The audience was usually more interested in their favorite actors than the play itself. The actors would try to win over the audience’s praise with decorative masks, costumes, dancing and mime.
If the play scripted a character’s death, a condemned man would take the place of the actor at the last moment and actually be killed on stage. Where is the Actor’s Guild when you need it?
At the decline of the Roman empire the Christian church was well established, and frowned upon the depiction of such pagan philosophy. It was at this time that theatre was banned. In fact, it is said drama would have died altogether if it weren’t for the common folk. Bands of actors, jugglers and acrobats kept the art alive performing about the land.

Ironically, drama was revived by the church. During the middle ages when very few were literate - the Priests acted out scenes from the Bible as a teaching tool. This was so popular that the town guilds soon joined in. In fact this became so popular, the performances had to be moved to the front steps of the church. Everyone wanted to get in on the act, and soon the towns people were participating. Eventually, the subject matter moved from a spiritual nature to something more earthy. God bless Shakespeare.

By the Renaissance period, theatre was not accepted by polite society. During the plagues, traveling actors were banned from entering castle walls and city gates for fear of spreading putrid, nasty, disgusting, green-pussed Black Death.

Theatre was also associated with heavy drinking, which led to brawling. And you know what happens after that. Your mama ends up in prison, and a hound dog with tics has no place to call home. Of course a bottle of whiskey comes into play, all because of some woman named Dixie down at the Blue Moon Bar and Grill. Gotta be the lonely sound a train whistle in the background.
On top of that, women of ill-repute were known to ply their trade outside of the theatre walls. At this point the government decided to step in and regulate the theatre.

Nothing changes over the course of 500 years.

In 1642 theatre was banned in England. Up until this time the emphasis was on oration. In fact, there was so little blocking, the privileged upper class audience actually sat on the stage.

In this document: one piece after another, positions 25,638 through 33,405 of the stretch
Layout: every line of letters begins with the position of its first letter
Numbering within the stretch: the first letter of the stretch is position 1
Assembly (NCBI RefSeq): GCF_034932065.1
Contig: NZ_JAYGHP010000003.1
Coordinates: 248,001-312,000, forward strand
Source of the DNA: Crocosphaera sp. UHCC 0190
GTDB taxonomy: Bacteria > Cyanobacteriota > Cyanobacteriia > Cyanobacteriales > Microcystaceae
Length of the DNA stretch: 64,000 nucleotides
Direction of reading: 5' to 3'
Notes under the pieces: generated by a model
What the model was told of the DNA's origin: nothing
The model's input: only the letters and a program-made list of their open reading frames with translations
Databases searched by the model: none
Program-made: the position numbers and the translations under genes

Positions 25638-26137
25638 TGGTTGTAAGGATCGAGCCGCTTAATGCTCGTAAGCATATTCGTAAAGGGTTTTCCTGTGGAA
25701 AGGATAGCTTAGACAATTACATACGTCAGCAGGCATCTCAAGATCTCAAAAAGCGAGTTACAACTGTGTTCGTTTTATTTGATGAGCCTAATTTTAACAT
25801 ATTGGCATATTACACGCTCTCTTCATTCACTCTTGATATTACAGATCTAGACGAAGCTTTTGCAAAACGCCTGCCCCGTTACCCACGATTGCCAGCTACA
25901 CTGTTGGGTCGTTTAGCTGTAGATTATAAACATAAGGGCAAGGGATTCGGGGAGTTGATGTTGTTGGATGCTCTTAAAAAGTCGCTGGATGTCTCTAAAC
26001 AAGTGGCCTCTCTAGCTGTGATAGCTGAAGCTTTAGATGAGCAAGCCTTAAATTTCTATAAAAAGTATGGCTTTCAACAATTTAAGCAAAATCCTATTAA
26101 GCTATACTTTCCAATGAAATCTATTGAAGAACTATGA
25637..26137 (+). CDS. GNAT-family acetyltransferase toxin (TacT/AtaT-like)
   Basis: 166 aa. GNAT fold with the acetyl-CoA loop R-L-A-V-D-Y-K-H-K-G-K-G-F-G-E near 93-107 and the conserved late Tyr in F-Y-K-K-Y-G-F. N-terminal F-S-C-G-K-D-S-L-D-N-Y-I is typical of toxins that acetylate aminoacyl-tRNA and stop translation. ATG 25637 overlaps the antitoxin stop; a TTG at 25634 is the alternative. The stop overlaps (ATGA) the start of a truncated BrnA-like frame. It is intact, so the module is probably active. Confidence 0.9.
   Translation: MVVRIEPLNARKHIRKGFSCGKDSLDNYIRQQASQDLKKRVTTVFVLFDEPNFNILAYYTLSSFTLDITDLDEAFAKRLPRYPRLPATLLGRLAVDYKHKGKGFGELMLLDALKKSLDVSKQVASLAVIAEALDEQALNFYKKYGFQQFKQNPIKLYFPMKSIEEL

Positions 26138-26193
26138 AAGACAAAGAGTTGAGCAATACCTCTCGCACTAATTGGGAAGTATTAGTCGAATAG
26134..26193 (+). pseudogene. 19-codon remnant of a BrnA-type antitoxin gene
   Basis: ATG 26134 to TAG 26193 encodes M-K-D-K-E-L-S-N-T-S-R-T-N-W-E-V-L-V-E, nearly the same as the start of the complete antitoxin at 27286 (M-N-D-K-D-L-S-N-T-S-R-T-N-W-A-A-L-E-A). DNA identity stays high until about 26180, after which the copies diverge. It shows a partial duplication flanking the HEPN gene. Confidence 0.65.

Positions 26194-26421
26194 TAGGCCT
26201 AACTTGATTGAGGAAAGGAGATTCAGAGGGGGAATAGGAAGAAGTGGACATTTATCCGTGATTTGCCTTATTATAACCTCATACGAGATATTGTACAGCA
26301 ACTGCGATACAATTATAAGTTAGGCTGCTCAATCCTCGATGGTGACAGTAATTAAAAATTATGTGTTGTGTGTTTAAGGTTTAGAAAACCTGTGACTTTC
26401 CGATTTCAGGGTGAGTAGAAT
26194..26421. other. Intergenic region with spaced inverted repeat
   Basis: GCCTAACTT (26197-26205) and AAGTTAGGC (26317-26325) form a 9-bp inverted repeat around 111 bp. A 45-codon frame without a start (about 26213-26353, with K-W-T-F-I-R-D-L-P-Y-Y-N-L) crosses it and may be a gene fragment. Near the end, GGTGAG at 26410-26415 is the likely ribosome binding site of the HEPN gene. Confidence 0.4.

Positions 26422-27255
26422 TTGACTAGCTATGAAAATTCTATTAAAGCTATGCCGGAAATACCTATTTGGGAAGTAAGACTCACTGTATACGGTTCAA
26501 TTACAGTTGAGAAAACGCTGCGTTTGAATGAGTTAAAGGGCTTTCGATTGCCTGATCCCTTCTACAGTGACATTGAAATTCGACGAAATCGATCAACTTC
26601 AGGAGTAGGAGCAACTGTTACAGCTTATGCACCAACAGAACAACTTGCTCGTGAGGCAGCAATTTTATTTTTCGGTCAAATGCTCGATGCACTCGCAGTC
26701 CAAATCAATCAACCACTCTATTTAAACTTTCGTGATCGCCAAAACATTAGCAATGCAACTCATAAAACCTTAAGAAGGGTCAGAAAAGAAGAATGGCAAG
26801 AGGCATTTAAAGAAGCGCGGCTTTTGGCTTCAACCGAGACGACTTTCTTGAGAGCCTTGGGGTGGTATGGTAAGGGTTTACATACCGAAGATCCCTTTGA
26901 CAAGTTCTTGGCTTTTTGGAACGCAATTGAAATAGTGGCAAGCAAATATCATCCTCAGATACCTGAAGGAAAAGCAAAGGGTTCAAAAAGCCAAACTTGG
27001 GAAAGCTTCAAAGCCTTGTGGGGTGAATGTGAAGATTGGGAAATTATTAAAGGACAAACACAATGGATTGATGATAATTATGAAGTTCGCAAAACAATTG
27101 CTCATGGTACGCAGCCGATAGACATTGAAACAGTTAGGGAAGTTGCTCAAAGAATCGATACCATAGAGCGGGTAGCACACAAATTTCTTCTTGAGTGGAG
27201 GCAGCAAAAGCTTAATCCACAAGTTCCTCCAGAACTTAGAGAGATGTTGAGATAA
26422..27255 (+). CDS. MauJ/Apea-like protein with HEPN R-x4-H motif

During the ban, English actors fled to Italy and France, where costumes, staging and props were the emphasis. Thus in 1660, when theatre was once again established in England, the performers brought back the Italian and French style of acting and changing the face of English drama.
And royalty was forced off the stage. Ha!

The industrial revolution of the 19th century brought revolution to the stage as well. Lighting was added; first gas then electric. Up until this time, there was no need for a backstage. The actors simply hung out in the dark corners until their cue. But with the addition of lighting, actors were now required to actually enter and exit the stage.

For a time, vaudeville became the mainstay of live theatre. In 1919, there were reported to be more than 900 theatres in the country playing vaudeville.

Vaudeville began as burlesque, using spectacular scenery, beautiful and scantily clad women, music and comedy to attract large, predominantly male, audiences. Burlesque was little more than a collection of musical acts and parody, with heavily sexual overtones.
Early in the century, burlesque transformed into modern vaudeville, which would appeal more to the family audience.

Like burlesque, Vaudeville was a collection of variety acts, sketches and short plays, often featuring leading actors. Vaudeville was one of the most popular forms of entertainment in the U.S. from the turn of the century until around 1930.

Burlesque, on the other hand, eventually evolved into the “strip tease” shows which operated on the fringes of legality. But both burlesque, with its limited audience, and vaudeville with its liveliness and energy, could not compete with the movies.